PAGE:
And lo, there was a light in the darkness.
President Trump has embraced the Williamson Doctrine, the Gospel of U-Haul, the Grand Unified Theory of Getting Off Your Ass and Going Where the Jobs Are.
In an interview with the Wall Street Journal, Trump boasted about the new American factories that he expects to be built under his watch — electronics manufacturer Foxconn is planning (probably) a new Wisconsin facility — and then suggested that the people in communities that were not positioned to benefit from these investments might consider — get this! — going where the jobs are.
“I’m going to start explaining to people: When you have an area that just isn’t working like upper New York state, where people are getting very badly hurt, and then you’ll have another area 500 miles away where you can’t get people,” President Trump said. “I’m going to explain, you can leave.”
Regular readers of these pages will be familiar with the ongoing exchange between me and my friend, and now National Review colleague, Michael Brendan Dougherty, who kicked off a very fruitful discussion by asking us more libertarian-leaning conservatives to consider what Republicans have to offer “a typical coke-sniffer in Westport, Conn.,” relative to their best idea for the “typical opioid dependent who lives in Garbutt, N.Y.,” where employment and opportunity have declined in parallel with the local gypsum industry. (The locals in Garbutt, which actually has slightly above-average incomes, protest Dougherty’s choice of their town as his locus of economic stagnation. Pick your favorite moribund Rust Belt village.) The relatively well-off guy in Westport, in Dougherty’s telling, can expect something of real value from the Republicans: tax cuts, vouchers to send his kids to better schools, etc. But Mike in Garbutt is hosed: “If the conservative movement has any advice for Mike,” Dougherty writes, “it’s to move out of Garbutt and maybe ‘learn computers.’ Any investments he made in himself previously are for naught. People rooted in their hometowns? That sentimentalism is for effete readers of Edmund Burke.”
Dougherty isn’t exactly wrong about any of this, though his caricature of mainstream conservative thinking is, in my view, simplified to the point of near uselessness. The problem with his approach, I argued, is that once we’ve done the proper Burkean thing and taken stock of what is lost, culturally and socially, with the decline of these former factory towns, we are still left with the same choice we had at the beginning: Either people take responsibility for their own economic affairs or we maintain them indefinitely in government dependency. There isn’t a third option. There are things we can do to help: I have suggested repackaging a share of our spending on unemployment benefits as moving assistance, structuring the program in such a way as to make it more financially attractive to move for a job than to stay in place and collect a check.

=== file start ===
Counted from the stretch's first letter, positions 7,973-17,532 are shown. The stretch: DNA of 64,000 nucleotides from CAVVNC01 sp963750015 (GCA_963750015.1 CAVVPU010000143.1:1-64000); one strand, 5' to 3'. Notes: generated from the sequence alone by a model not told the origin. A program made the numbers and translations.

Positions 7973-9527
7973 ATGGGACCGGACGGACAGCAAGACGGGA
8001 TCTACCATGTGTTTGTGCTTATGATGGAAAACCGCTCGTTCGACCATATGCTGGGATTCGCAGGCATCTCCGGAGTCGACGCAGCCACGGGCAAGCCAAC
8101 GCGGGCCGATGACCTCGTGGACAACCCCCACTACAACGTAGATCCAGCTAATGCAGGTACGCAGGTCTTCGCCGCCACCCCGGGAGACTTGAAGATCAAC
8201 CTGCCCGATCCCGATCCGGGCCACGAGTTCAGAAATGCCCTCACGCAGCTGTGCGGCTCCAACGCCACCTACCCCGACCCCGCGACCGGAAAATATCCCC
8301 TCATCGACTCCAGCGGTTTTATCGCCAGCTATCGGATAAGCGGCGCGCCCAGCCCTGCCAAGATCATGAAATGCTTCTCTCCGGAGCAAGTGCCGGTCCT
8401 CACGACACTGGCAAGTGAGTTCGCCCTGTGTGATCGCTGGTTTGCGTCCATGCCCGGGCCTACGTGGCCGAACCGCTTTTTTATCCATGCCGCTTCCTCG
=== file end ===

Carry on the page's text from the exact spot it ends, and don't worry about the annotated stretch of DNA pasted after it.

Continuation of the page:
The Trumpkin element responded to my argument with a whole Chinese opera’s worth of discord and wailing: that I wished death upon the white working class, that I dreamt of “white genocide,” etc. Above all, my argument was an example of “why Trump won.”
Either people take responsibility for their own economic affairs or we maintain them indefinitely in government dependency. There isn’t a third option.
I assume my mailbox at Buckley Towers will be full of apologies and retractions now that Nurse Trump is recommending the same prescription as Dr. Williamson.
The powers that be in upstate New York, like the locals in Garbutt, are not happy that their region has been made synonymous with economic decline. (They’re a bit more tolerant about that sort of thing when there are economic-development grants to be had.) In response to Trump’s remarks, Dottie Gallagher-Cohen of the Buffalo Niagara Partnership, argued that Trump has the situation backward: There are good jobs coming to places like Buffalo, and more good jobs that would come there, if not for what is euphemistically described as the “skills gap,” by which is meant the fact that a great many of the most highly skilled and educated workers and young people leave places like Buffalo every year, and that those left behind often are not packing the gear to take a modern high-tech manufacturing job if there were one on offer. “Our problem is finding the right people to fill those jobs,” Gallagher-Cohen told the Buffalo News.
Gallagher-Cohen is repeating a story I’ve heard in struggling communities from St. Louis to eastern Kentucky. You could build a new Apple or Google facility in one of those towns, or a Tesla battery factory, or a Lockheed Martin plant, but you’d have to bring in many if not most of the workers from outside the area. In these places, industrial and blue-collar workers are a lot like municipal bonds: The ones you want, you can’t get, and the ones you can get, you don’t want. If that cold economic comparison offends your romantic view of blue-collar labor, then you probably are too sentimental to be making public policy.
Even Donald Trump, who has very little other than inchoate sentiment to guide him, occasionally stumbles into the truth: If you want to live, get out of Garbutt.
If the Trumpkins won’t take it from me, then they can take it from Trump.
— Kevin D. Williamson is National Review’s roving correspondent.